Malwanda has just acquired a dozen mothers.
Nokwanda’s lifeline is a five- year- old bundle of mischief and eyelashes. He hovers close to his mother’s bed while he carefully explores his new home, the hospital. Within hours he discovers other members of his own tribe – children – and soon is engaged in robust play just outside the hospital door.
Nokwanda glows with pride as the other women admire her son.
“My heart is white,’ she declares her joy.
Despite the exhaustion from the journey, Nokwanda’s spirit is held aloft by the renewed identity of being a mother, one that surpasses the identity shed earlier today, that of the terminally ill. She also quickly discards the aura of fairy godmother as she reasserts her authority with the child who appears to have been assessing her limits at the same time he assessed his new environment.
Life pours into the collapsing vessel. Nokwanda’s voice becomes stronger when she disciplines Malwanda – in exasperation a quick, light slap like lightning followed by thunderclouds from the child that pass as quickly as the slap.
Malwanda is both a patient and a cure. He has been given the routine tests a child receives when the mother contracts TB and appears to be healthy. Reluctantly he attends the hospital school for child patients while he waits for a relative to fetch him. The rest of the time Malwanda and the gang of unfortunate children – some are sick, others are just unlucky – plague the adults with boyish mischief. One child, abandoned at the hospital by his mother, has attached himself to Nokwanda who mothers the orphan, discipline and all. Malwanda’s mischief makes Nokwanda stronger. Sometimes Malwanda taunts Nokwanda by running from her, knowing she can’t catch him.
Nokwanda is able to walk around the hospital grounds and sits in the sunshine with the other TB patients. The women have become like a club, they share a blanket on the ground like a pile of playful puppies until, exhausted, they return to their beds. Now Nokwanda is one of the stronger ones who care for the weaker women on the ward, as others did for her in the beginning.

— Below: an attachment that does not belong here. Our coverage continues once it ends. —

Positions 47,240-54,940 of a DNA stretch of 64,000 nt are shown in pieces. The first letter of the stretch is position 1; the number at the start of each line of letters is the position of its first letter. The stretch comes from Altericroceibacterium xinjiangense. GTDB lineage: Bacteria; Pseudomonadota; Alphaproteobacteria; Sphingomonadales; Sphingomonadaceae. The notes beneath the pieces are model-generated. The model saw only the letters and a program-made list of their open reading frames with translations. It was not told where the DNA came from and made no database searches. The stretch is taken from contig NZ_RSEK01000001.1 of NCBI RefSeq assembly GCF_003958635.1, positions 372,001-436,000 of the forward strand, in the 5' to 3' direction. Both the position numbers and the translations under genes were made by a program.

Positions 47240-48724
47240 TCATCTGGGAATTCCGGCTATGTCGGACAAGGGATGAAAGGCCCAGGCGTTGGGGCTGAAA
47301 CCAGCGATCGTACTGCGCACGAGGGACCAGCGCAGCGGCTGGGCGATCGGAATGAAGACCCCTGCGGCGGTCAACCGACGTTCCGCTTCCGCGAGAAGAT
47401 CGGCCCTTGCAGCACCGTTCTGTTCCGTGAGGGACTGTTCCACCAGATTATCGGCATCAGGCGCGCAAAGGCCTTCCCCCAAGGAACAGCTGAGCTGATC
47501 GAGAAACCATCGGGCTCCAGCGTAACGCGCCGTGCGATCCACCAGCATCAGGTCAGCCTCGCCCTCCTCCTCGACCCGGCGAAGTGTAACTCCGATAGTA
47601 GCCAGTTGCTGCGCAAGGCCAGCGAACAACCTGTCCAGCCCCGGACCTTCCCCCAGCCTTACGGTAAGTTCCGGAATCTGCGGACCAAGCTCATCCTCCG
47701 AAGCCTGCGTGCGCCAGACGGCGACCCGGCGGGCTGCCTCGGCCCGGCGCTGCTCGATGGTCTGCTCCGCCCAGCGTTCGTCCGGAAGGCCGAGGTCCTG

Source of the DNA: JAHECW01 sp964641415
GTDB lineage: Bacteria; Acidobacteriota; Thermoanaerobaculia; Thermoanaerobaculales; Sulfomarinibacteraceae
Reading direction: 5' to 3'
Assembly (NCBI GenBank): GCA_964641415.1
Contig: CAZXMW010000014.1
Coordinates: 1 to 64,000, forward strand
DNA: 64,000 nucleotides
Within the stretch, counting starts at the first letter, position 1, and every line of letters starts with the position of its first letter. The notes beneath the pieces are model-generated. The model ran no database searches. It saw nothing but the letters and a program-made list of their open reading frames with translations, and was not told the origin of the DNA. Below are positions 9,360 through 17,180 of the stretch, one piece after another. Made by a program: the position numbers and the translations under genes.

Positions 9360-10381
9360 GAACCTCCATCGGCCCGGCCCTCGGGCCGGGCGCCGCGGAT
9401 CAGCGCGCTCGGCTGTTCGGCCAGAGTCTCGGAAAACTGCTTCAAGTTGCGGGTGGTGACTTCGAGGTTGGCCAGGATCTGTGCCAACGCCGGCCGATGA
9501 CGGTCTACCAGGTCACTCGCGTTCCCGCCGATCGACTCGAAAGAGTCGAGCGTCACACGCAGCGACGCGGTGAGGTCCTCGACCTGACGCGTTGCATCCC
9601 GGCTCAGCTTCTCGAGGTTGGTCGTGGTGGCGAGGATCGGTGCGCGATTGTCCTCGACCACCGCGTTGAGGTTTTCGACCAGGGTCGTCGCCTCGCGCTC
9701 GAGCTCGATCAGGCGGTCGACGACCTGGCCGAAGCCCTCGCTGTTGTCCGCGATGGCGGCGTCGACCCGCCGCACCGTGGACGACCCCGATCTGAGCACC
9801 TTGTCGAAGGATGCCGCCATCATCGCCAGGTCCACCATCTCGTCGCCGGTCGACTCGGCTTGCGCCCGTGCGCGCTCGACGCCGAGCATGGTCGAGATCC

Sometimes the cough persists, like an endless argument with her body, she covers her face with a face cloth and becomes annoyed. That’s when Malwanda decides to throw a tantrum about some food he wants that belongs to someone else. The young mother waits him out in a silent stand-off. When the wails subside she offers him some chips from the stash she keeps in the bedside table. Within minutes the boy is distracted by child-play again.
Xolani visited Nokwanda at hospital recently. He didn’t stay long. He has not been tested for HIV. He did not ask to have Malwanda returned to him.
Nokwanda’s boundaries stretch and strengthen. Her stand is nonnegotiable, “Malwanda goes where I go.”
Nokwanda begins to make arrangements for Xolani’s mother to send Matthew, her other son, from Johannesburg as soon as school holidays begin in December. She contemplates where she should go with her children when she is released from hospital.
She decides to return to Xolani.